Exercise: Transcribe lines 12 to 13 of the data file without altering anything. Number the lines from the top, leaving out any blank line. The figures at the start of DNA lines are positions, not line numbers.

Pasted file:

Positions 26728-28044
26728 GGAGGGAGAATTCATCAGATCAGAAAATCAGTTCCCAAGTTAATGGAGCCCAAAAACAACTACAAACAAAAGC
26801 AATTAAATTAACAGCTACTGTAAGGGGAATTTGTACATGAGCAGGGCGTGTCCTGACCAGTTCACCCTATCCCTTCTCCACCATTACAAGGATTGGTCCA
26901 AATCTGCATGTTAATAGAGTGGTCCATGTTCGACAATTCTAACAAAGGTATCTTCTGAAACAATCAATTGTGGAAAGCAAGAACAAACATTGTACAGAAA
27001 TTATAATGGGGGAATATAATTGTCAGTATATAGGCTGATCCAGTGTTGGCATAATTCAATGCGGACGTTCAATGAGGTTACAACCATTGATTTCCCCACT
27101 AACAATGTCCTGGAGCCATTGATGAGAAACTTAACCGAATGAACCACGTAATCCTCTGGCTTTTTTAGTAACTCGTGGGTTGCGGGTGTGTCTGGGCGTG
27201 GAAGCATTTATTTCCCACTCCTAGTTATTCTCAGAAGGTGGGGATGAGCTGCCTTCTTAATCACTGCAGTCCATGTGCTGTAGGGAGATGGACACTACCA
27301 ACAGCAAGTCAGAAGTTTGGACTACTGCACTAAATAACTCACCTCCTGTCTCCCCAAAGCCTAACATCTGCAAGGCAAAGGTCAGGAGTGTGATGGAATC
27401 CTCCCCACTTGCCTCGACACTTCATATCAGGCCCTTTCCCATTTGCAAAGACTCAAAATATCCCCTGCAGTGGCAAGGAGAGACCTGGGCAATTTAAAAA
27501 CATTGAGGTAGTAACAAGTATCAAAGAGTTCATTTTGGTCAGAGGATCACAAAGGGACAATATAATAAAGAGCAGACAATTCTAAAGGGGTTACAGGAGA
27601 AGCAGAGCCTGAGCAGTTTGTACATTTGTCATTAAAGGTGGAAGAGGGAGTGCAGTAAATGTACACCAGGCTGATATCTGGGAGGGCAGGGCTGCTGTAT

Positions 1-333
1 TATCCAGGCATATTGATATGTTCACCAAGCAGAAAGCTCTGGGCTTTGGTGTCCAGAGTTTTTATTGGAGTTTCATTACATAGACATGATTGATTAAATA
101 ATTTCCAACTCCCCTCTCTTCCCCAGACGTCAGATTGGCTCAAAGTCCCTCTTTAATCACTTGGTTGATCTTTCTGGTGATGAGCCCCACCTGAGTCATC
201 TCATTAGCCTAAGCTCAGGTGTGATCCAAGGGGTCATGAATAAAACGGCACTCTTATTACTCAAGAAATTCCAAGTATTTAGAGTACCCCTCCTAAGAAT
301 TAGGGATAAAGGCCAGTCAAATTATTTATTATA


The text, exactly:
Positions 1-333
1 TATCCAGGCATATTGATATGTTCACCAAGCAGAAAGCTCTGGGCTTTGGTGTCCAGAGTTTTTATTGGAGTTTCATTACATAGACATGATTGATTAAATA